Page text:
When was the moment that you realized that this was not just another idea, just another conversation after a gig and something more?
JS: I remember when he (Urmy) told me about this new innovation, ‘it’s tools for bands it’s cool,’ which clubs are you playing, which kind of flyers are you using…It didn’t take us long to figure out, that the tools out there weren’t fitting our needs. We needed something more comprehensive, to address the needs of an artist. Part of those needs was tools that were easy to use and learning how you’re supposed to do things in the music industry. One day we realized, there was definitely a way that we could make something better, than already existed. So we sat down at my kitchen table in Knoxville, over a glass of wine and were just like, ‘we can do this.’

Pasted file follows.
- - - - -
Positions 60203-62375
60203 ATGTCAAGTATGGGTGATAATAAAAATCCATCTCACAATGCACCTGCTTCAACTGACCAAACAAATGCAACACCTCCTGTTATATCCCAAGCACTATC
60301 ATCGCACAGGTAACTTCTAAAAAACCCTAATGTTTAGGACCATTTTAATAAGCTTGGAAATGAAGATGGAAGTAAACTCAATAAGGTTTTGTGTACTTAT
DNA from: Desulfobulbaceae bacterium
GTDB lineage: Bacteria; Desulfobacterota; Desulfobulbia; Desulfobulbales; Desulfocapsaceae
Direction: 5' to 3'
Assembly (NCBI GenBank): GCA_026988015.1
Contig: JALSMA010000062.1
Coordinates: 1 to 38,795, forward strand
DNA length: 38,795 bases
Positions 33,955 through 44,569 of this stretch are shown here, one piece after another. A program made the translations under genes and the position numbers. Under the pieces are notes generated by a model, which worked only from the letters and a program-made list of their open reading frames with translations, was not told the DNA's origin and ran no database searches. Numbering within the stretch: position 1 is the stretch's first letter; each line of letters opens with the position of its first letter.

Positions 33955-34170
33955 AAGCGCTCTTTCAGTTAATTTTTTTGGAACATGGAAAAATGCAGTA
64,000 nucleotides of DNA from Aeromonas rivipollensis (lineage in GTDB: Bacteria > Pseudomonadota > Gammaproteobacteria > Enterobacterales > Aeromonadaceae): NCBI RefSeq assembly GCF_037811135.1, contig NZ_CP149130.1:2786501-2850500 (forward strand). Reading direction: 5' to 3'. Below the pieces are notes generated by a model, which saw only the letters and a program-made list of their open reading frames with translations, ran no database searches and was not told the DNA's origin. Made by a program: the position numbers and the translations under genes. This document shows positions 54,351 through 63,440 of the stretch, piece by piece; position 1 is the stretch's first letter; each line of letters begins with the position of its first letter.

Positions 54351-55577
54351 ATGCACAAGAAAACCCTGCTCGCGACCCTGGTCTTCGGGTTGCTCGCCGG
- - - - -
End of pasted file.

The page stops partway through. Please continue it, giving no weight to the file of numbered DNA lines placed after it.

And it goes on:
MU: The concept of Artist Growth was born after months of working through two other ideas for a business in music and discarding them. It was a process of elimination that left us holding what we felt was essential to helping artists, and one day when I was searching available URLs I came upon “artistgrowth,” and it was available, so I called Jonathan and we decided upon that name.
What were the first steps in bringing the idea to life?